The Arizona Supreme Court (PDF) has ruled that Republican lawmakers can challenge the state's Medicaid expansion, setting up yet another legal battle over the federal health law's primary goal of expanding coverage.
The court rejected outgoing Arizona Gov. Janice Brewer's argument that three dozen Arizona Republican lawmakers had no legal basis for their challenge.
The legislators sought to challenge the majority vote on the state law that expanded Arizona Medicaid. The lawmakers argued the law contained a hospital tax to finance expansion to 300,000 residents and therefore required a supermajority vote. Brewer defended passage of the law, saying revenue raised from hospitals was not a tax and a majority vote was sufficient.
"While I am naturally disappointed in today's ruling by the Arizona Supreme Court, it simply means that the state now has the opportunity to fully defend the merits of our Medicaid restoration law in superior court,” Brewer said in a statement. “I am abundantly confident that Arizona will ultimately prevail, and that the state will be able to focus on implementing one of the most meaningful and critical health care policies in years, the restoration of crucial, cost-effective care to thousands of Arizonans.”
The decision clears the way for the lawmakers' suit to proceed. The Goldwater Institute is considering asking the court for an injunction to halt collection of the disputed hospital assessment, said Christina Sandefur, a senior attorney at the Goldwater Institute.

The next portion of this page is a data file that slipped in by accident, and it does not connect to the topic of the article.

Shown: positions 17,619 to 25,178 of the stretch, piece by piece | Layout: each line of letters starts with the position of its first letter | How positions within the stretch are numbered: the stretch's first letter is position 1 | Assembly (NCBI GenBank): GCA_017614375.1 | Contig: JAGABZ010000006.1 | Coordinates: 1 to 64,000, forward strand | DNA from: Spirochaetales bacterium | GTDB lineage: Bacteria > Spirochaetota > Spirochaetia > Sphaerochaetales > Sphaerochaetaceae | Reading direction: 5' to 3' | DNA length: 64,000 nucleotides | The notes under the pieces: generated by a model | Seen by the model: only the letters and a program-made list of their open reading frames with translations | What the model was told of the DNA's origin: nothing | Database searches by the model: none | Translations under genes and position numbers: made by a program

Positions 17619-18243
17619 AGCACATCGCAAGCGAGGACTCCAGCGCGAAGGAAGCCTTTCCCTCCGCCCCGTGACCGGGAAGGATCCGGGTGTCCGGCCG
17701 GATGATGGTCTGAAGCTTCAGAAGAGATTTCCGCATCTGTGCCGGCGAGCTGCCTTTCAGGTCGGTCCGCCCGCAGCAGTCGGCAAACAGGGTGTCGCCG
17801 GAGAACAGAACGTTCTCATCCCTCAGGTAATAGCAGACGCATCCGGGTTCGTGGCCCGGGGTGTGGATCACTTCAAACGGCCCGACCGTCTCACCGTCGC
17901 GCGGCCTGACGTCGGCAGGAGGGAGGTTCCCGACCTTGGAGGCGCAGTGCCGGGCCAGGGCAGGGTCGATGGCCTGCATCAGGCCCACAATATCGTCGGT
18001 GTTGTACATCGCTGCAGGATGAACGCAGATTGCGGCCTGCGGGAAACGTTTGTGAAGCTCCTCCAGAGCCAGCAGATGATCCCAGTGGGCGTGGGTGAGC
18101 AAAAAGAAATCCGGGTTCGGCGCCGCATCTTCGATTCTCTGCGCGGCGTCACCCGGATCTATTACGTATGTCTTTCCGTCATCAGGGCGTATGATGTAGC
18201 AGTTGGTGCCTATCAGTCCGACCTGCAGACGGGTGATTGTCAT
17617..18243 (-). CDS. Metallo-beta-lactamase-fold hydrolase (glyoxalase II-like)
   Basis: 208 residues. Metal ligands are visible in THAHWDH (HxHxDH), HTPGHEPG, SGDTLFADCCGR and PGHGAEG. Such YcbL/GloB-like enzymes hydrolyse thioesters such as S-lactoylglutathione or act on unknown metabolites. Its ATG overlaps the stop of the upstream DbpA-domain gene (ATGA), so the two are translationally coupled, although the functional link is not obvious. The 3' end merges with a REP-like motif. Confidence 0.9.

Greg Vigdor, CEO of the Arizona Hospital and Healthcare Association, called the decision a disappointment that reopens debate on policy that hospitals had believed was resolved. “All evidence has shown this to be the right policy decision,” he said. The state's newly insured have sought medical care and state hospitals have seen unpaid bills drop significantly, he said.
Hospitals surveyed by the state association reported a 33% drop in uncompensated care during the first nine months of 2014. The assessment raised $75 million in 2014 and is projected to raise $270 million in the coming year, according to the association.
Arizona's legal battle joins a federal lawsuit that threatens to limit the law's insurance expansion. The U.S. Supreme Court is scheduled to hear arguments in March on a challenge to the law's insurance subsidies available in 37 states where consumers shop for coverage on the federally operated exchange. As of Dec. 26, 6.5 million people are enrolled in health plans through the exchange. Among those who chose plans during the first month of open enrollment, 87% were eligible for subsidies.
Incoming Arizona Gov. Doug Ducey, a Republican, has said he would seek to repeal Medicaid expansion if the federal financing is withdrawn.
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